A recent ACS report, Skewed Justice, found that the current explosion in spending on television attack ads in state supreme court elections has made courts less likely to rule in favor of defendants in criminal appeals. This influx of money to judicial elections - due in large part the Supreme Court's ruling in Citizens United - means that judges are under increasing pressure to act like politicians by avoiding damaging attack ads and burnishing their "tough on crime" bona fides at the expense of real people facing criminal prosecution. Coupled with structural inequities that critics claim make it difficult for defendants to obtain real justice, does money in judicial elections threaten the legitimacy of our criminal justice system? What doe the experiences of judges teach us about how to maintain an independent judiciary in the face of these pressures? What role can those who represent the criminally accused play in protecting a criminal defendant's due process rights to an impartial judge?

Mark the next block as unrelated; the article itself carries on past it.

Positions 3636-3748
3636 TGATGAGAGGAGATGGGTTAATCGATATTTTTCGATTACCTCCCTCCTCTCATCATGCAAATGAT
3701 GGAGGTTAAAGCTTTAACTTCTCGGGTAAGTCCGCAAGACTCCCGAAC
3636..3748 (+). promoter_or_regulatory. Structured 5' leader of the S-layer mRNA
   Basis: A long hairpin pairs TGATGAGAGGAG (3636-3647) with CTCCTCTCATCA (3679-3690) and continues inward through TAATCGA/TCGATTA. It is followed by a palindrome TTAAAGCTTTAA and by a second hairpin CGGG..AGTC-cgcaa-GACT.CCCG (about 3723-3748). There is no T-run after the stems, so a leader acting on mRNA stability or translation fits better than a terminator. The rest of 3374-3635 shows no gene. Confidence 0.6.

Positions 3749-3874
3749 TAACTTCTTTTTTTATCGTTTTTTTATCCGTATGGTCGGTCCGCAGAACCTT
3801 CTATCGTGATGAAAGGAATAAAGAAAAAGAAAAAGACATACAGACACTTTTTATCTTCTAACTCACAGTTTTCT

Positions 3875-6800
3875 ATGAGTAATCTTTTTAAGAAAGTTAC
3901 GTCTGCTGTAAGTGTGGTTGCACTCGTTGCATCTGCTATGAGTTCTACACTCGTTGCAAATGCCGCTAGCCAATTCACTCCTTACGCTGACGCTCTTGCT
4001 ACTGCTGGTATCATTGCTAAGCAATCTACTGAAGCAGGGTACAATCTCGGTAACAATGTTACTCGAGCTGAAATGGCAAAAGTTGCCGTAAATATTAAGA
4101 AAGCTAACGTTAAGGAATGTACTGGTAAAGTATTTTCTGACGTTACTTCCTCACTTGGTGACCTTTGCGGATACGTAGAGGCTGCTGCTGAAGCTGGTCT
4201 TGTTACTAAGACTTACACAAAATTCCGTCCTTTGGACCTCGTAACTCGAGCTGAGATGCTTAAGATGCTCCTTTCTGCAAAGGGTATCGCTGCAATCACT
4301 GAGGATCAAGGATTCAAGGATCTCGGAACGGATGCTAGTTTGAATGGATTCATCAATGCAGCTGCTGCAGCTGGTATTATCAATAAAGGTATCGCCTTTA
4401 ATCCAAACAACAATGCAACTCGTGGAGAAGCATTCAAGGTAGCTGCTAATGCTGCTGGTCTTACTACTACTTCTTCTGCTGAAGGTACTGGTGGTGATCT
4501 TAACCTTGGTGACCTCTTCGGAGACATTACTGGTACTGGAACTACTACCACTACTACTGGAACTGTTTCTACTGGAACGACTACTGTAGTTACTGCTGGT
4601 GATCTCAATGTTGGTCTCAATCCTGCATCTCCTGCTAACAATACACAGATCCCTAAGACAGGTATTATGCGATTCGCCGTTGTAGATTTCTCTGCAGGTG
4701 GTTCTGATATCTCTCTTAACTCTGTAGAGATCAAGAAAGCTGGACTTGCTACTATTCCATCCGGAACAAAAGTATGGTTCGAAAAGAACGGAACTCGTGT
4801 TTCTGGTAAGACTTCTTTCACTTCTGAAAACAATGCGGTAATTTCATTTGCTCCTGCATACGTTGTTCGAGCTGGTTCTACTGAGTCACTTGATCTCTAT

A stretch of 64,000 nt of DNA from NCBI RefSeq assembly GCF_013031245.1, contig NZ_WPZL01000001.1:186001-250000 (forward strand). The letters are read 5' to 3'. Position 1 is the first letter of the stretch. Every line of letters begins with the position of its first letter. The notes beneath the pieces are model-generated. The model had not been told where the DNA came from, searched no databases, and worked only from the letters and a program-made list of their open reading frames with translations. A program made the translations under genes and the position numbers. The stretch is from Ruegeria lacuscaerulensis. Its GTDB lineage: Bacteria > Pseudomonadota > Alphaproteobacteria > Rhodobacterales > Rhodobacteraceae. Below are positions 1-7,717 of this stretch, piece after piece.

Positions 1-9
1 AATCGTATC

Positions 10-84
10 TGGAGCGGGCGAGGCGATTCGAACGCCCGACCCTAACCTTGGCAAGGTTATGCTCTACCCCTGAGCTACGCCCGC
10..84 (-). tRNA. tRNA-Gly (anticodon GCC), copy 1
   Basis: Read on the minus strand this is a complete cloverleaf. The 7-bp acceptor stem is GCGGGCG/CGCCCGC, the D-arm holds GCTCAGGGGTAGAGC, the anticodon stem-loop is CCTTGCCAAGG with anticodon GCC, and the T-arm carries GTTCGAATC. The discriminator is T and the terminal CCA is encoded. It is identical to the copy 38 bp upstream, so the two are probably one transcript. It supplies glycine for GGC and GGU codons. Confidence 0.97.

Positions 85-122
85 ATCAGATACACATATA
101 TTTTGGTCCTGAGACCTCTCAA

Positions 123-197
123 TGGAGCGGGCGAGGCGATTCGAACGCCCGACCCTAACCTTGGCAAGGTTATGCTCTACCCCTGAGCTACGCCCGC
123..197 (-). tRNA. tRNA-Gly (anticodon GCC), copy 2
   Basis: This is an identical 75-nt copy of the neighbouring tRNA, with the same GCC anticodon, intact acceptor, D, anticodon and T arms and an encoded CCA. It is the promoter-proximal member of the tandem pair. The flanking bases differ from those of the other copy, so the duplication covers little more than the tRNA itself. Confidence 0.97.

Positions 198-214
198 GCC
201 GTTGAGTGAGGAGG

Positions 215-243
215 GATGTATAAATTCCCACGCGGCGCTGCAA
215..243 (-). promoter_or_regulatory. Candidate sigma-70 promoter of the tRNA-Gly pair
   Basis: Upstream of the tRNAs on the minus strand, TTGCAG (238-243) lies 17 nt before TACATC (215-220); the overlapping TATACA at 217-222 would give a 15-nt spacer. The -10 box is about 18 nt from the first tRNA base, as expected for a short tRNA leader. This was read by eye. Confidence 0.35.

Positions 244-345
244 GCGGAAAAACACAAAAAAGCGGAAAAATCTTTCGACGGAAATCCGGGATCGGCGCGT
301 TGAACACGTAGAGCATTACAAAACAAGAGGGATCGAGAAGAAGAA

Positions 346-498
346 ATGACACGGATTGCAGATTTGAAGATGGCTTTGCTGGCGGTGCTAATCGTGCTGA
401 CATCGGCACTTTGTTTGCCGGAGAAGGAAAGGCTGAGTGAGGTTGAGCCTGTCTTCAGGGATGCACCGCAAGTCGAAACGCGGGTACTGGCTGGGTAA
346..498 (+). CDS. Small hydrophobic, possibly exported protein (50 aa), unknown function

- Erica Hashimoto, Allen Post Professor of Law and Josiah Meigs Distinguished Professor, University of Georgia School of Law
- Hon. Sue Bell Cobb, Former Chief Justice, Alabama Supreme Court
- Tracey George, Professor of Law and Political Science, Vanderbilt University
- David Kopel, Research Director, Independence Institute; Associate Policy Analyst, Cato Institute; Adjunct Professor, University of Denver Sturm College of Law
- Nkechi Taifa, Senior Policy Analyst, Open Society Foundations